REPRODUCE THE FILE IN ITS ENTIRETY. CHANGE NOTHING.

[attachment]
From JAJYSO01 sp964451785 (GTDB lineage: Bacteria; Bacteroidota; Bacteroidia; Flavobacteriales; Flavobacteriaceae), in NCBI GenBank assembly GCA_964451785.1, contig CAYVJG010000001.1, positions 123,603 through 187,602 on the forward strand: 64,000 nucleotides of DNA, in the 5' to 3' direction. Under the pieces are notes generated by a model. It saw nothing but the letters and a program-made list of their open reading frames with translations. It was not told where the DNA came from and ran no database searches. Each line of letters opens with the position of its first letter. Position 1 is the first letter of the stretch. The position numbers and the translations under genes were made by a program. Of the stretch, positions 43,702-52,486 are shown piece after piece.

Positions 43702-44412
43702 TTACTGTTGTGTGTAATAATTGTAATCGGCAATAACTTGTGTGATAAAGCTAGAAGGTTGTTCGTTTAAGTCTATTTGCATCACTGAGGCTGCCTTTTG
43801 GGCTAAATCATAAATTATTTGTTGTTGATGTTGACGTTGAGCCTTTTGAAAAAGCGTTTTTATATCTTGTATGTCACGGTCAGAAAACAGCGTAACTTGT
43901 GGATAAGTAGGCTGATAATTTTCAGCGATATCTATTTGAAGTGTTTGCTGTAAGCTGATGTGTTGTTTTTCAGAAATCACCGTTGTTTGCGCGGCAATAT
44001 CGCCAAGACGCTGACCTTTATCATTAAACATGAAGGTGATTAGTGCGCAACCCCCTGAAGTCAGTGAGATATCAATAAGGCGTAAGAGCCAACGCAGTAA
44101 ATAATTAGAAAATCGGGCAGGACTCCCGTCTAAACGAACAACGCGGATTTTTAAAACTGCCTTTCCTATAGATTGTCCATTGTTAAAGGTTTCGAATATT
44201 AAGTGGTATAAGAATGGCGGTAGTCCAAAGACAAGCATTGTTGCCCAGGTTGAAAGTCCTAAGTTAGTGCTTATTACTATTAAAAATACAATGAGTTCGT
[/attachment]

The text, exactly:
From JAJYSO01 sp964451785 (GTDB lineage: Bacteria; Bacteroidota; Bacteroidia; Flavobacteriales; Flavobacteriaceae), in NCBI GenBank assembly GCA_964451785.1, contig CAYVJG010000001.1, positions 123,603 through 187,602 on the forward strand: 64,000 nucleotides of DNA, in the 5' to 3' direction. Under the pieces are notes generated by a model. It saw nothing but the letters and a program-made list of their open reading frames with translations. It was not told where the DNA came from and ran no database searches. Each line of letters opens with the position of its first letter. Position 1 is the first letter of the stretch. The position numbers and the translations under genes were made by a program. Of the stretch, positions 43,702-52,486 are shown piece after piece.

Positions 43702-44412
43702 TTACTGTTGTGTGTAATAATTGTAATCGGCAATAACTTGTGTGATAAAGCTAGAAGGTTGTTCGTTTAAGTCTATTTGCATCACTGAGGCTGCCTTTTG
43801 GGCTAAATCATAAATTATTTGTTGTTGATGTTGACGTTGAGCCTTTTGAAAAAGCGTTTTTATATCTTGTATGTCACGGTCAGAAAACAGCGTAACTTGT
43901 GGATAAGTAGGCTGATAATTTTCAGCGATATCTATTTGAAGTGTTTGCTGTAAGCTGATGTGTTGTTTTTCAGAAATCACCGTTGTTTGCGCGGCAATAT
44001 CGCCAAGACGCTGACCTTTATCATTAAACATGAAGGTGATTAGTGCGCAACCCCCTGAAGTCAGTGAGATATCAATAAGGCGTAAGAGCCAACGCAGTAA
44101 ATAATTAGAAAATCGGGCAGGACTCCCGTCTAAACGAACAACGCGGATTTTTAAAACTGCCTTTCCTATAGATTGTCCATTGTTAAAGGTTTCGAATATT
44201 AAGTGGTATAAGAATGGCGGTAGTCCAAAGACAAGCATTGTTGCCCAGGTTGAAAGTCCTAAGTTAGTGCTTATTACTATTAAAAATACAATGAGTTCGT